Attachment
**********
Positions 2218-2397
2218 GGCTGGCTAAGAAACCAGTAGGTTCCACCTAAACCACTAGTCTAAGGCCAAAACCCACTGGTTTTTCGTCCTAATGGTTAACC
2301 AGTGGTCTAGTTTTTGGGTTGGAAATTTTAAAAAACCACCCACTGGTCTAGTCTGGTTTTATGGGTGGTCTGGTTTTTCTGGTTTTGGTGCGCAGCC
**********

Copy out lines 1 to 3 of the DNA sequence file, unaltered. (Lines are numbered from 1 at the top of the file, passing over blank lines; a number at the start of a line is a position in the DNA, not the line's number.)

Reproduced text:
Positions 2218-2397
2218 GGCTGGCTAAGAAACCAGTAGGTTCCACCTAAACCACTAGTCTAAGGCCAAAACCCACTGGTTTTTCGTCCTAATGGTTAACC
2301 AGTGGTCTAGTTTTTGGGTTGGAAATTTTAAAAAACCACCCACTGGTCTAGTCTGGTTTTATGGGTGGTCTGGTTTTTCTGGTTTTGGTGCGCAGCC